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the daughters of the president. but also, you know, as a journalist. don, you know what these negotiations are. like she would be very familiar with the subject by the time she got there. i also think that this could be interesting because nobody knows what it is like, maybe, to lose a matriarch of the family quite like the bush family does. so, i am sure that her art was just, you know, right there with them. and she sense that urgency, and sort of knew i was. coming but yes, i am told that this happened very quickly. so, princess and was the only one who was there the night before at balmoral. and i heard that the queen took a real turn for the worst in the morning. and that is why we got that really rush statement, that signal to the whole world that something was devastatingly wrong. and the family all rushed to her side. we know now that the only one who actually made it in time where they now came, king charles, and was already there and everybody else did just not
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make it in time. so, that happened very quickly. also, she met the new prime minister just a few days earlier. and there is that photo of her. she was standing up, she was smiling, she looked lovely, she looked frail, she looked 96. but, it is just remarkable that this took such a turn in 48 hours since that photograph. >> thank you shannon, thank you bidisha, thank you scott, i appreciate it. make sure you join me and anderson cooper as we follow the queen's final journey through london as the united kingdom honors her life. live special coverage begins tomorrow at 8 am eastern time. we have got a lot more to come, as the british people prepare for their final farewell to queen elizabeth and a new royal era dawns. plus, a judge releasing new never before seen information from the mar-a-lago affidavit. what does it tell us about the doj's investigation? g. fasenra is an add-on treatment fofor asthma driven by eosinophils. it helps prevent asthma attacks, improrove breathing, and lower ususe of oral steroids.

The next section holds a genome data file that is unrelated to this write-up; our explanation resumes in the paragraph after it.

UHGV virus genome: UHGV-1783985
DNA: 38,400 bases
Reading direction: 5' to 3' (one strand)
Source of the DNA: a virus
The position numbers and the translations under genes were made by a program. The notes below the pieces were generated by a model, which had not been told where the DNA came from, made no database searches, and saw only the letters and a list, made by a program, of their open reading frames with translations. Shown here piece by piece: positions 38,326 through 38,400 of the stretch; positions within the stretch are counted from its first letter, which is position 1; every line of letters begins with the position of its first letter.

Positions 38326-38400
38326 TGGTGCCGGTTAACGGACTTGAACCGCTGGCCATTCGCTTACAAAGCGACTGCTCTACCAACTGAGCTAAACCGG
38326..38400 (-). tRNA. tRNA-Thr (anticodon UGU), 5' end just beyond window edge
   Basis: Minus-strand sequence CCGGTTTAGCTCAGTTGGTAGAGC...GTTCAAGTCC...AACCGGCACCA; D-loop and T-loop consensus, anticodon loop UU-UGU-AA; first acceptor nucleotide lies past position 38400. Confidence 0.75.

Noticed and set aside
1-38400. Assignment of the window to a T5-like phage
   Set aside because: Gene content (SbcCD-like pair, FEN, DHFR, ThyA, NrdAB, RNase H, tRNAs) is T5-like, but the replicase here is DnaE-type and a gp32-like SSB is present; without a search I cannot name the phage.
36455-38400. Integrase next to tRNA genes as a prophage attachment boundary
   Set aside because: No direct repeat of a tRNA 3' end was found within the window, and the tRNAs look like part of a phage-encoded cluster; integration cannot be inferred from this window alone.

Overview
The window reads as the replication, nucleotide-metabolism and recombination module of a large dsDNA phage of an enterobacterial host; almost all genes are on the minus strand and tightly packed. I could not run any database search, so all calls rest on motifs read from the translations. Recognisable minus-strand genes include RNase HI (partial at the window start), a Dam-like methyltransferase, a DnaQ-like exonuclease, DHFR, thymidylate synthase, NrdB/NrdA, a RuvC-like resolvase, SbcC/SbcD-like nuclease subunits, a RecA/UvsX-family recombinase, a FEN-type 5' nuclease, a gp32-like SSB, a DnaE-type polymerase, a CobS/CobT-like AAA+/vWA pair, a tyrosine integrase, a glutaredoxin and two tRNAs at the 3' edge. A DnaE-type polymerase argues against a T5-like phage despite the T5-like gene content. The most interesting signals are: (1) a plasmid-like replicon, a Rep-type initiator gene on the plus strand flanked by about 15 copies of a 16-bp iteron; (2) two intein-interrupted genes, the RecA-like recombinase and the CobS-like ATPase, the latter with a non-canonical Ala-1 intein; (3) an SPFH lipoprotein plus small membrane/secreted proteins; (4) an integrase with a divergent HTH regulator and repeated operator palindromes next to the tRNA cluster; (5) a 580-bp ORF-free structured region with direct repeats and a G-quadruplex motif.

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new tonight a federal judge unsealing a less redacted version of the affidavit used to secure a search warrant for mar-a-lago. for more now i want to bring in cnn political correspondent sara murray, and senior legal analysis elie honig. good evening to both of you. sarah what is new in this unsealed affidavit? >> well don we are just getting a few more details. we are getting a little bit more details about the classification markings that were on documents that the trump team handed over to prosecutors. this is of course before the search at mar-a-lago in august. it has helped build a record leading up to that search warrant. obviously, they point to very sensitive government programs underlying it. we're also getting a few more details about what we heard is a subpoena for the surveillance
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footage at mar-a-lago. this document makes it clear that it was a subpoena for six months of video footage related to a basement room in mar-a-lago. so, a few more details shedding light on what led up to that search at mar-a-lago, don. >> elie, what can you tell us about the doj investigation from these new unredacted details? >> well, don, the first thing that sort of strikes me is the doj is clearly focused on obstruction of justice. we know that because that is one of the crimes doj used to get the search warrant in the first place. but it shows us just how intensely they are focused on this surveillance video. you don't just subpoena documents, subpoena months and months of surveillance video unless you have a good reason. and this shows me that the doj had good reason to believe that documents were being moved into and out of the secure storage area. and one other interesting detail that comes through with new items that were unsealed
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today is that doj, we already knew that doj was lied to by somebody on trump's team a lawyer put in a suffocation saying we have given you all classified documents. of course there is still dozens more in there. and today we learned somebody somebody told that lawyer these are the documents all we have. did not tell the lawyer but all the other documents aaron donald trump's office and desk. so, who that person is i think is really important issue that needs to be resolved. >> this is an important detail not in the documents, sara, but the my pillow guy, what is a trump ally mike lindell, saying the fbi served him with a subpoena for the contents of his phone. what details are you getting about that? >> yeah, he was at a hearties, i guess, in minnesota. and that is where he encountered the fbi. he shared some of my details with my colleague. he share them on social media. he shared the documents on social media. this appears to be related to